Lettuce Tips

I want to share some lettuce growing revelations, because home-grown lettuce and greens is a worthy mission.

From years of attempting to provide a continuous supply of greens for my family, I have found 3 devotions to make this work more easily. I've not really seen these written elsewhere, so I hope that I'm offering something of unique value in lettuce growing land.  

1) Seedlings in ground are happier and more stable than seedlings in punnets.

Sow direct in good ground in the warm season and keep nice and watered. The seedlings are so tightly nestled that they stay small, until you are ready to give a few of them their own space. As long as you water them regularly (ours are just outside our front door), they won't get stressed, and they'll be there even after a couple of months to transplant and let them fill their lettuce potential. We move about 20 at a time every few weeks. And have seedlings, complete with kikuyu and clover, to give away in recycled Indian takeaway containers. New is new longer when its happy. 

2) Old lettuce can make new lettuce faster than new lettuce can.

When harvesting for salad, or you see that your soft hearting lettuce is thinking about going to seed, break 3/4 of the lettuce off, leaving the base and a few leaves intact. Keep the water on for a good soaking once or twice a week, and within two weeks you'll have an entire new salad's worth of greens put out in 4 to 6 smaller shoots. This fills the gap while the new seedlings planted weeks ago are promising, yet still only palm-sized. Old is faster than new, sometimes.

3) Old lettuce can also make surprise new lettuce.

At the end of the old lettuce, allow them to flower beautifully and go to seed. If you allow a bit of mulch and moisture there's a very good chance of seeing a impossibly packed group of new seedlings come up a few months later. Always a surprise and always a delight. The bonus with these guys is that somehow the slugs don't seem to target them as much, because the ground has not been recently disturbed. This is often the source of our first lettuce of the early spring, as all attempts to transplant yummy little seedlings are, well, yummy to slugs. Old is surprisingly new.  

If you haven't grown lettuce from seed, but are interested, you can see my Play by Play on growing your own Lettuce from seed.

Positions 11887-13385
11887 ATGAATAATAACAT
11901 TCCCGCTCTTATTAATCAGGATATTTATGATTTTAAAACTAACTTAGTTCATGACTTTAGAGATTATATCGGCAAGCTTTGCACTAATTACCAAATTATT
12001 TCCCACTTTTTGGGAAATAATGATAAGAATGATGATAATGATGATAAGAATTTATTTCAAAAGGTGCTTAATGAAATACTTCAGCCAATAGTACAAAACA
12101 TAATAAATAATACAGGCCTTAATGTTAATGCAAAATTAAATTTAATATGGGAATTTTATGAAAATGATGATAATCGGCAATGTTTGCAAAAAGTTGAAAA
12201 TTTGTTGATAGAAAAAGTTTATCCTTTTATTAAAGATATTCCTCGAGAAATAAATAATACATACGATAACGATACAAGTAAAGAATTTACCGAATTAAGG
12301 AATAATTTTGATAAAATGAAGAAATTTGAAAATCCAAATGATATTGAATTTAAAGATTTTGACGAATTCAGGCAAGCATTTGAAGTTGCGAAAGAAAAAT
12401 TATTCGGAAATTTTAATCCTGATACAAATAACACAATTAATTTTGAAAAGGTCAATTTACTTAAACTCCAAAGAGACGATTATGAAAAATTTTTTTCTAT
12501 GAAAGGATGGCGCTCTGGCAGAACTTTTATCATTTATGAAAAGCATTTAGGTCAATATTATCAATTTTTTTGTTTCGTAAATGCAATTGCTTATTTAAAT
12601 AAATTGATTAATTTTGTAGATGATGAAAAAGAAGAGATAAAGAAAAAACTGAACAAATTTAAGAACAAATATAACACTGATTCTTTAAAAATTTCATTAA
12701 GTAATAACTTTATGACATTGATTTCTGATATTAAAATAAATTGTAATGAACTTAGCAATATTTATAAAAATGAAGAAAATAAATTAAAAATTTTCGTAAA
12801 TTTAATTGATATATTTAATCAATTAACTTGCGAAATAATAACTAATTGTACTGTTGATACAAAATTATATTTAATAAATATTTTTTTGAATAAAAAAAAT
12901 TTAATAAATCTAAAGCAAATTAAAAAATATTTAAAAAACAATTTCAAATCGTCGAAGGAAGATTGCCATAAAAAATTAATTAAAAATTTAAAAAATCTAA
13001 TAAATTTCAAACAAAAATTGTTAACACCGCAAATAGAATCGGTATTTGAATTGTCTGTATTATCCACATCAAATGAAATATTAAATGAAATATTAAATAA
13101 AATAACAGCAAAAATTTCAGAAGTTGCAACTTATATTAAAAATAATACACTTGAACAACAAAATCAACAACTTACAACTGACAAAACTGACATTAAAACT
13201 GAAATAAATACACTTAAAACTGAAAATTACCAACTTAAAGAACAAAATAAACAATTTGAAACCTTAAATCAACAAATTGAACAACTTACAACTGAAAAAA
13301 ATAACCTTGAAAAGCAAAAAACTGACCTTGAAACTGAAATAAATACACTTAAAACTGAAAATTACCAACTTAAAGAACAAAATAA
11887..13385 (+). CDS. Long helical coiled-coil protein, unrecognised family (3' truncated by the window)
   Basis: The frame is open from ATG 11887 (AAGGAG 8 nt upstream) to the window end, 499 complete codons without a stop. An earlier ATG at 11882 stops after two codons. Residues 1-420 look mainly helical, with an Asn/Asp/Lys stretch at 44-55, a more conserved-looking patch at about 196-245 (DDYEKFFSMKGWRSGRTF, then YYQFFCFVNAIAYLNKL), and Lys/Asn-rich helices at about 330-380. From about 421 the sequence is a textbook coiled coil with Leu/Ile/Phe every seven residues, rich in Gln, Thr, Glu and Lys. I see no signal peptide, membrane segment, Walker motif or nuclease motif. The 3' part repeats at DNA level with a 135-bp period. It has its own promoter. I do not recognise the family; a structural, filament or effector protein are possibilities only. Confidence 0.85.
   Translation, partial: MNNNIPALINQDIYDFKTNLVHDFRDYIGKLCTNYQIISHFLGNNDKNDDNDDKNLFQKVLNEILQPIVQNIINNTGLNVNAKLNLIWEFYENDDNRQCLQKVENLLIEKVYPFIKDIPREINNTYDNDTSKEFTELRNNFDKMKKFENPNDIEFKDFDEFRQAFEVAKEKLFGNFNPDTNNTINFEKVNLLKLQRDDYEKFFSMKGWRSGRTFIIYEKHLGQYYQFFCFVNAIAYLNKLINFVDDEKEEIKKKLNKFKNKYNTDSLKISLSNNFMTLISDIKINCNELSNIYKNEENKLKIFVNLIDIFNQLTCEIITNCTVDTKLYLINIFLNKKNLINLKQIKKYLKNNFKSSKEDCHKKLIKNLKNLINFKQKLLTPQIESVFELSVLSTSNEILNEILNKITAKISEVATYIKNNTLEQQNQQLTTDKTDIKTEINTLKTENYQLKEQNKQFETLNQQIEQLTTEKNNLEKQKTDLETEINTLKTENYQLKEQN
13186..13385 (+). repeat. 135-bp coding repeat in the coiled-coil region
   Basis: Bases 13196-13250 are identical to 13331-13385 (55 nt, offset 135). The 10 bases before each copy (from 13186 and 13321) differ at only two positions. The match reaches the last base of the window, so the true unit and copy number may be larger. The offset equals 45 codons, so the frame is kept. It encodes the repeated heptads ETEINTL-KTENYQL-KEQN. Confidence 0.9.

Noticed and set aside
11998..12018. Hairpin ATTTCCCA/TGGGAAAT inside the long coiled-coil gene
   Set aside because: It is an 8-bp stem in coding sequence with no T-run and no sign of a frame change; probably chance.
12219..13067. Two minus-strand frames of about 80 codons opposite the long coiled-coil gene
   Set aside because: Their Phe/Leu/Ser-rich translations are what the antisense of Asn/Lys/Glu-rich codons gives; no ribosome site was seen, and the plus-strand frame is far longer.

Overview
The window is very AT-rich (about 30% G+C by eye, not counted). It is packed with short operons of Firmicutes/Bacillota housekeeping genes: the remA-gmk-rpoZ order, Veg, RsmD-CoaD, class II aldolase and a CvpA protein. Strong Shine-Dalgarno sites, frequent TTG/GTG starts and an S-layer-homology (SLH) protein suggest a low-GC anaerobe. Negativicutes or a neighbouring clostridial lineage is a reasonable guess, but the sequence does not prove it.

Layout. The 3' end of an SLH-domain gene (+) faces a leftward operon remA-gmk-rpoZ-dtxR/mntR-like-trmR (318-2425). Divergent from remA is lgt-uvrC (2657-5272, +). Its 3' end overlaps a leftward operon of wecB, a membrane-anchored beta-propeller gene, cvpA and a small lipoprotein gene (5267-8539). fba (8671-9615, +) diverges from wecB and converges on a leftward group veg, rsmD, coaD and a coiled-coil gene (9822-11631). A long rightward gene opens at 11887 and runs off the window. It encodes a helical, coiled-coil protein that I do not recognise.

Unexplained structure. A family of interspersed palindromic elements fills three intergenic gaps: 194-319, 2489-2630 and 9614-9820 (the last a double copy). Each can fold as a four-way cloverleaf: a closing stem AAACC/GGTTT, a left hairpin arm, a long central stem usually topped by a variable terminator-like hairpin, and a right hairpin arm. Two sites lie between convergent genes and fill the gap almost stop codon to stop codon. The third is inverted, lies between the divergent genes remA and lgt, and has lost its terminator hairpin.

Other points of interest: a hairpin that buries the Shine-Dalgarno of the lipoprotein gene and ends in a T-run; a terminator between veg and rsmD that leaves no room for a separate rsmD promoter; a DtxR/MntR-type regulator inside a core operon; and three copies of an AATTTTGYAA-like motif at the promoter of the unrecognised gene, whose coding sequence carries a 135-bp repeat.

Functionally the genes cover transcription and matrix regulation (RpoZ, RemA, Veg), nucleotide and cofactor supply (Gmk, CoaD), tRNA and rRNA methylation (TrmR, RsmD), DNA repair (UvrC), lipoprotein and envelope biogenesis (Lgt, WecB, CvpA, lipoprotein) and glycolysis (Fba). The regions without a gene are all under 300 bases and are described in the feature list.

But for you who just said 'Seeds? Grow? Oh, I've never been any good at that.'

This is for you.

Seeds exist to do one thing, fulfill the promise of who they are. They don't need much from you.

Can you get them started inside by giving them a bit of dirt and keeping the top moist? Yes

Can you give them a bit more space once they are ready to leave your loving nursery and bust into a bigger world? Yes

Can you celebrate each new leaf, give them water now and again, protect them from a few slugs, the dog, the kids? Yes

Can you resist eating them until they've grown nice and big? Yes

Can you imagine a salad of sweetness and vitality, colour and light that grew because you said yes?

Please don't tell me you're too busy. It's the plants that do all the work, they are generous like that. They're just need the opportunity.  

Hope you're having a sun-kissed, but not burnt January with plenty of great summer food and outdoor time.  

With love, Green Salad Bowl, Bex

About the author

Becky Cashman

Founder and Product Maker ~ Goodbye NZ

Goodbye makes certified natural, water-free products that take care of skin outdoors. Established by Becky in 1999, the key message has been consistent from the beginning.  Outdoors is good. We belong outdoors. It's better outdoors. Being outdoors is self-care in it's most natural state.

Alongside this message of wellness outdoors is the ethos that we take care of what we love. When you are connected to your environment, you naturally take better care of it.

Becky is the product maker for Goodbye products, sometimes development takes years. As a former outdoor guide, she has remained focused on bringing performance and portability to genuine natural products.

Her products are a good reason to keep showing up to the conversation about a life lived better outdoors.

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